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Steel industry hails transportation spending plan

Steel industry hails transportation spending plan

Steel industry hails transportation spending

Steel coil is shipped in a train car in Gary.

The steel industry is hailing a transportation bill that would provide more funding for infrastructure, which steelmakers have been lobbying for for years.

U.S. steel mills shipped 7.95 million tons of steel in March, the most recent month for which data is available, according to the Washington D.C.-based trade association the American Iron and Steel Institute. That's an 18% increase as compared to the 6.73 million tons shipped in February and a 1.9% increase from the 7.8 million tons shipped in March 2020.

The U.S. Senate Committee on Environment and Public Works last week gave its approval to the Surface Transportation Reauthorization Act of 2021 that sets aside $303.5 billion for Department of Transportation programs. The legislation is separate from the $1.7 trillion infrastructure bill the administration is proposing and the $928 billion counter-offer Congressional Republicans are pitching.

Coming Sunday, ride along with Specialist Dyer as he patrols LaPorte.

“The bill makes much-needed investments in the nation’s surface transportation infrastructure and is a significant step to rebuilding America’s highways, roads and bridges," American Iron and Steel Institute President and CEO Kevin Dempsey said. "Providing federal agencies and states with long-term, predictable funding allows them to commit to major steel-intensive infrastructure projects, and we are pleased that this measure is a critical step in that direction."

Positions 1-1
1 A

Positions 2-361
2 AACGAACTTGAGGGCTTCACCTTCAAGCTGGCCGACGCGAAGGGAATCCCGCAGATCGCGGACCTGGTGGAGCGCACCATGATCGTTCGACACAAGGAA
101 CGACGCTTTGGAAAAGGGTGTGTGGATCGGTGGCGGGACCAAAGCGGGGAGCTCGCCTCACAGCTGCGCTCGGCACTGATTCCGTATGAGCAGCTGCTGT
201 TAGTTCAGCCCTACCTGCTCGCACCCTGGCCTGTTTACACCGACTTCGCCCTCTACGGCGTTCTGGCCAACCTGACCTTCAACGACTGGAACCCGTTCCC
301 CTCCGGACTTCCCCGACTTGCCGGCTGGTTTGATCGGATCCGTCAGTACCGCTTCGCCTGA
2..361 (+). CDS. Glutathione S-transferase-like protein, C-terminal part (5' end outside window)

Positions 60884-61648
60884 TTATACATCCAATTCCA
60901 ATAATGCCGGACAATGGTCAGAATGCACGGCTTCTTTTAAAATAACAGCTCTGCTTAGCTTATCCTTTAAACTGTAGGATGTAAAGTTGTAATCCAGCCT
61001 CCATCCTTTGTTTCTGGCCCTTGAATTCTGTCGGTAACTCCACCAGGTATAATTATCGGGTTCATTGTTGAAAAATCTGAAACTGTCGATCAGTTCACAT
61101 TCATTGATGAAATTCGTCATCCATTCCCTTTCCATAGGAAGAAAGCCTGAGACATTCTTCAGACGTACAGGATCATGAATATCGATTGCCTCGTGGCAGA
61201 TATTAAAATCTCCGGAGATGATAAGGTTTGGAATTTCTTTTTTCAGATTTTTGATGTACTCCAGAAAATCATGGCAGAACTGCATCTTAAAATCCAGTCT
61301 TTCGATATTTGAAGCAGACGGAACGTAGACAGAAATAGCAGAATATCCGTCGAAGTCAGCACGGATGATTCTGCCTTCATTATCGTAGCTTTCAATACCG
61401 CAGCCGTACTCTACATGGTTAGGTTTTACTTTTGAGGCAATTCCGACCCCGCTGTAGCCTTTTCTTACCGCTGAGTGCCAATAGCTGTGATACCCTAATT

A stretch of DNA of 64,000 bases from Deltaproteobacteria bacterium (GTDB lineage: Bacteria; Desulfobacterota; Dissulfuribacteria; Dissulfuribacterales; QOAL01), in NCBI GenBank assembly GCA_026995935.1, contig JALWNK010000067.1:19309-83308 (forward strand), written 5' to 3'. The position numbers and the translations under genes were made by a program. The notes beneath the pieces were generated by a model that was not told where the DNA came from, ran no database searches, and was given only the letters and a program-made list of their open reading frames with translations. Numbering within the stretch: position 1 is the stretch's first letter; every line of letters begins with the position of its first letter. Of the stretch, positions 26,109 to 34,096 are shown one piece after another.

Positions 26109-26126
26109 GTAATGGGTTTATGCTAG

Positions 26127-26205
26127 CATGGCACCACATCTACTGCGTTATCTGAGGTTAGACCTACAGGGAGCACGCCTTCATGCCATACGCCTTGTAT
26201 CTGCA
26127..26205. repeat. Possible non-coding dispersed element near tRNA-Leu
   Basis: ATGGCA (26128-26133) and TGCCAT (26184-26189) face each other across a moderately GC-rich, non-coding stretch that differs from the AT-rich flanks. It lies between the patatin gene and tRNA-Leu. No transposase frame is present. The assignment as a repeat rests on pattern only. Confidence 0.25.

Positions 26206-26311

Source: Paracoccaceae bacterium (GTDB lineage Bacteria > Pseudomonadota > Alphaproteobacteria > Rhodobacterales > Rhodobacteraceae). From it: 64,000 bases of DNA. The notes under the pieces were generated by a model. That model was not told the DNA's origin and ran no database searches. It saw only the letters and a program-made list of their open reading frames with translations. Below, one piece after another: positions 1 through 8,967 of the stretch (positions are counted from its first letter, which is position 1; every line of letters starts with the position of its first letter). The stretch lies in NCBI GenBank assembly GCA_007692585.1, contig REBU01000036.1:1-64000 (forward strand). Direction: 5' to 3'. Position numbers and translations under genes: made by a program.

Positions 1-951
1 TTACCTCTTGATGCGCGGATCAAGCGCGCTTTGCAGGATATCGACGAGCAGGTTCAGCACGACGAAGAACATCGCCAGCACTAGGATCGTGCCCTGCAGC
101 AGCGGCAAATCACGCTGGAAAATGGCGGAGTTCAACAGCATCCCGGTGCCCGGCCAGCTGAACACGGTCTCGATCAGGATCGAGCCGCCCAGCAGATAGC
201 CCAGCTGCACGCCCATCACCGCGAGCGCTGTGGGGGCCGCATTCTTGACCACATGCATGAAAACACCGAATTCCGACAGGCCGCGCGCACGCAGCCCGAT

The legislation also includes the Buy America rules former Northwest Indiana U.S. Rep. Pete Visclosky and current Rep. Frank Mrvan have long lobbied for.

"We also appreciate that under the bill Buy America rules will continue to require that steel purchased with federal funds for DOT infrastructure projects be melted and poured in the United States," Dempsey said. "An efficient and robust transportation network is essential to the competitiveness of the domestic steel industry, its customers and suppliers, and American manufacturing as a whole. We urge the full Senate to take up and pass substantial long-term infrastructure legislation in the coming weeks.”

The steel industry has long been pressing for more investment in rebuilding roads, bridges and other infrastructure as it would increase the demand for steel. While steel prices have been on the upswing since Cleveland-Cliffs consolidated much of the domestic industry, steel capacity utilization at steel mills like those along the lakeshore in Northwest Indiana remains under 80%.


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Business Reporter

Joseph S. Pete is a Lisagor Award-winning business reporter who covers steel, industry, unions, the ports, retail, banking and more. The Indiana University grad has been with The Times since 2013 and blogs about craft beer, culture and the military.

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